Tweak Your Biz » Management » In Today’s Social Media World, Can You Ignore Your Customers?

In Today’s Social Media World, Can You Ignore Your Customers?



There are times when all businesses have to deal with an angry customer or two. When your turn comes around, are you prepared?

The social media age

Given today’s social media age, dealing with angry customers doesn’t just come any longer in the form of a letter or a phone call.

If you have a Web site or any social media presence for that matter, there is a good chance the “dirty laundry” you have to air out with an angry customer will be displayed for many to see.

As many businesses have unfortunately come to find, it just takes a single blog response, tweet or reply to a Facebook remark to have your business scrambling to put a positive spin on things.

While some business leaders say that any press is good for you, we all know that bad press rarely produces good results.

With consumer dollars tight and many businesses fighting for those same dollars, keeping your company’s brand and image clean is more important than ever. Remember, it just takes one unhappy customer to spread a negative word about your business, thereby leading others to question if you’re the company they want to service them.

In order to maintain a consistently high level of service with your customers, treat them like you’d want to be treated in their place.

Respond quickly

In the event a customer posts a response to your site complaining about service or an employee, deal with it quickly. Not responding is like the kiss of death, whereby the customer feels ignored and is likely to not be happy unless they get a satisfactory response.

Now in the event you’ve realized your business may have made a mistake, how are you going to go about fixing it?

Empathize

By saying you “understand” where the customer is coming from is a great way to defuse the problem in the first place. The bottom line is the customer is looking for vindication and you want to give them what they want within reason.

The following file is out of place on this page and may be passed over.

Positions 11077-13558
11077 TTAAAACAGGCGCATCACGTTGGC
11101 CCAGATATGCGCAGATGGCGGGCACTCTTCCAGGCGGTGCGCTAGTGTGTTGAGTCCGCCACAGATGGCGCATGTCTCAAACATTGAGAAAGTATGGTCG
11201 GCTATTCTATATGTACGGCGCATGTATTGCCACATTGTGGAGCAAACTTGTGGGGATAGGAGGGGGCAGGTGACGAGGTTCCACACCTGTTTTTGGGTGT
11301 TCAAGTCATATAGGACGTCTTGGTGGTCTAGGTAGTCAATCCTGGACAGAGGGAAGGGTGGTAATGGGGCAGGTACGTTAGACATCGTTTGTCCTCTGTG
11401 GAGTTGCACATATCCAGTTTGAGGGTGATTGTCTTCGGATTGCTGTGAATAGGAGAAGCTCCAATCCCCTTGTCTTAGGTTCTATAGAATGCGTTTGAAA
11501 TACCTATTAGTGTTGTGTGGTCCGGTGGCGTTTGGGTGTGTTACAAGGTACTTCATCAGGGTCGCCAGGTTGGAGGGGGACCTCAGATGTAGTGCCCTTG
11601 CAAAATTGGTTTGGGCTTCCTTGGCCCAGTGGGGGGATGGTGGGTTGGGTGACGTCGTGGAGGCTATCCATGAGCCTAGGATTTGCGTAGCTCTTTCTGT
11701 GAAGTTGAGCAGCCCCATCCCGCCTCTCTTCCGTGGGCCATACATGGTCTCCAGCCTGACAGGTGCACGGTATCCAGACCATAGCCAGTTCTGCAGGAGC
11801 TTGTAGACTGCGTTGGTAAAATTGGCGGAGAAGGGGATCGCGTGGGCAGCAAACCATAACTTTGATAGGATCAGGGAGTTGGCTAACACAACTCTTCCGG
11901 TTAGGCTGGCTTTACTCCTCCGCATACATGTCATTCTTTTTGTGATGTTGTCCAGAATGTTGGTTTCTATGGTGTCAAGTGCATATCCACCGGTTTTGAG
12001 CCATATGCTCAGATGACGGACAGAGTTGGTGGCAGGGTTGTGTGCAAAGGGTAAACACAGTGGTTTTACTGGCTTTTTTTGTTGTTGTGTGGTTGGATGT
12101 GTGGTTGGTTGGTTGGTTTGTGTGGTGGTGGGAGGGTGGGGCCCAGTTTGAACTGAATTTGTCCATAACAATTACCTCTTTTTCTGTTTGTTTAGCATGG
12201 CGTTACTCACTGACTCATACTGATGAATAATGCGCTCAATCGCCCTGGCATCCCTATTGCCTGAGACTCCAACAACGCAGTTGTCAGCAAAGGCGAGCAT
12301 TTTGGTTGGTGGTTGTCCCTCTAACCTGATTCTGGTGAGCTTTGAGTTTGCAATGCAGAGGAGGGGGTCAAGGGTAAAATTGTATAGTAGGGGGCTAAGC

A gift

In some instances, you may want to offer the customer a discount or even a free gift if they will make another effort at work with you. If they were not happy with the recent service, perhaps offer them a 10 or 20 percent discount on their next purchase as a goodwill offer. It may not work, but it is worth the effort to try and continue the relationship.

Take it offline

In the event you’ve tried everything and the customer is still complaining online, then take the conversation offline. The last thing you want is all this dirty laundry being aired for all to see, allowing others to form their own opinion of your business, be it right or wrong in the first place.

Your business’ reputation is paramount to its success; having an online fight with an angry customer is certainly not going to serve its needs at the end of the day.

Photo credit: ukgraduate.co.uk



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The Author:

With 23 years of experience as a writer, Dave covers a wide array of financial topics, including discussing SafeAuto and its auto insurance offerings, along with internet reputation management and payroll companies.

Add Your Comment

  • http://www.tweakyourbiz.com Niall Devitt

    Hi Dave, welcome to Bloggertone. It’s become so important to now listenu00a0online, andu00a0takingu00a0positive actions quickly with customers is the single best way to ensure situations don’t get out of control. It’s probablyu00a0important to also note thatu00a0there is a commonu00a0misunderstandingu00a0that exists within some businesses, who u00a0believe that somehow not having a social media presence ensures that customers won’t talk about them online. These businesses need tou00a0realizeu00a0that they will be talked about regardless, but if they’re not there and listening, they won’t be in a situation to respond.u00a0

  • Rachel

    From my own experience of this on Facebook with the business I work for, I have left the complaint up and address it with an apology, empathy and confirmation that the issue had now been dealt with as well as an private email with an offer of a discount. It’s crucial that you convey that you wish to deal with the issue caused rather than make the complaint go away and the wording of your response is also important as you are not addressing the customer on the phone or face to face. Despite the person’s comments getting rather nasty we addressed it as professionally as possible. I never removed one comment, instead I allowed the public to see how we dealt with it. It turned into a positive for us as other customers remarked on how they liked that we left the comment up, addressed it by admitting we made a mistake but we were sorry, dealt with it and offered something for our mistake. It turned into the best outcome we could have hoped for from the issue.